Brain-machine interfaces have been of huge interest to the press over recent years, particularly as the technology sparks concerns that have been the subject of numerous science-fiction fantasies.
I found a lovely offbeat example of a fictional brain-machine interface, not from recent high-tech science fiction, but from a H.P. Lovecraft horror story called ‘The Whisperer in Darkness’ – written way back in 1930.
It concerns a race of winged fungi creatures who transport themselves across the space-time continuum as brains-in-cylinders that can be plugged into sensory and speech apparatus where necessary.
There was a harmless way to extract a brain, and a way to keep the organic residue alive during its absence. The bare, compact cerebral matter was then immersed in an occasionally replenished fluid within an ether-tight cylinder of a metal mined in Yuggoth, certain electrodes reaching through and connecting at will with elaborate instruments capable of duplicating the three vital faculties of sight, hearing, and speech.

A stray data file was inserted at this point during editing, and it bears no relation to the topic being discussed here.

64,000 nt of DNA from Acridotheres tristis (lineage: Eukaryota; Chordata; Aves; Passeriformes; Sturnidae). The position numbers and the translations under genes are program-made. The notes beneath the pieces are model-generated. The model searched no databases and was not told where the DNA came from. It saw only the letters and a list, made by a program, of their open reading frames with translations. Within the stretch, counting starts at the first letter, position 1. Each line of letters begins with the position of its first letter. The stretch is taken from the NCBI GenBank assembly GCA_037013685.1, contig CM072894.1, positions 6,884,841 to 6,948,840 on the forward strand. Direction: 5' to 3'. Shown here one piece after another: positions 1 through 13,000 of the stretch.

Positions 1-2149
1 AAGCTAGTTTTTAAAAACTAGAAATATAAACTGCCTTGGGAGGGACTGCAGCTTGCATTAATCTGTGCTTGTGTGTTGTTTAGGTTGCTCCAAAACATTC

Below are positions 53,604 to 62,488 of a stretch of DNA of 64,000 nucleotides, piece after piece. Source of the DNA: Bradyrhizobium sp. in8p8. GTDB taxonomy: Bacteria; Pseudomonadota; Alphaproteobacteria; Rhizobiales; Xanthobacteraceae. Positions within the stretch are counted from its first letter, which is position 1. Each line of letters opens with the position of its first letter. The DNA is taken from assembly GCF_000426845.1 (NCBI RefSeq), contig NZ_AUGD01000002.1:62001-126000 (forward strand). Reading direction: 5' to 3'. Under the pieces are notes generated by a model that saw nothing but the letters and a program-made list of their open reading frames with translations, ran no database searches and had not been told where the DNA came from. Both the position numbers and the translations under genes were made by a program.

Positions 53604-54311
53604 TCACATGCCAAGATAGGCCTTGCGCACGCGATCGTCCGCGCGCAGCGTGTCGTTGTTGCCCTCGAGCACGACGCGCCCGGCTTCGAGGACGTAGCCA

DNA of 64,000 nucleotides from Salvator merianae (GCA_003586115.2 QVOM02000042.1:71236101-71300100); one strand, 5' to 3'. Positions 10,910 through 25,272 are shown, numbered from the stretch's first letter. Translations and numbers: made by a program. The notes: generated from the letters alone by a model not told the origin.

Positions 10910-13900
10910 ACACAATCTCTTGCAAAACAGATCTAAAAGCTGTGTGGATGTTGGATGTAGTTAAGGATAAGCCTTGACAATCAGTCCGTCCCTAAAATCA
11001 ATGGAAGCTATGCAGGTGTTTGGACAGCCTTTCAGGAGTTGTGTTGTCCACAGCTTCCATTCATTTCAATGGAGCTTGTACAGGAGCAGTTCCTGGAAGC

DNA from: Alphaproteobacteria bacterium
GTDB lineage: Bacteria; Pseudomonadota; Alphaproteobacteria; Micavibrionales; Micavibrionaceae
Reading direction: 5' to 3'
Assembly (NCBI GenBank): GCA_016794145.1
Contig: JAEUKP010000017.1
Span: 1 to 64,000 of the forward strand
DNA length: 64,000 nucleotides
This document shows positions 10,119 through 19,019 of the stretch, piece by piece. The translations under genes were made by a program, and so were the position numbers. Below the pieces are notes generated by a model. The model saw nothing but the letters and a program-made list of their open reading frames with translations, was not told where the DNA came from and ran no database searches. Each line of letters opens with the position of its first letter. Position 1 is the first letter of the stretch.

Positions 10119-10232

For the winged fungus-beings to carry the brain-cylinders intact through space was an easy matter. Then, on every planet covered by their civilisation, they would find plenty of adjustable faculty-instruments capable of being connected with the encased brains; so that after a little fitting these travelling intelligences could be given a full sensory and articulate life – albeit a bodiless and mechanical one – at each stage of their journeying through and beyond the space-time continuum.
It was as simple as carrying a phonograph record about and playing it wherever a phonograph of corresponding make exists. Of its success there could be no question.
I also note it’s an early example of the ‘brain in a vat‘ thought experiment used in philosophy of mind.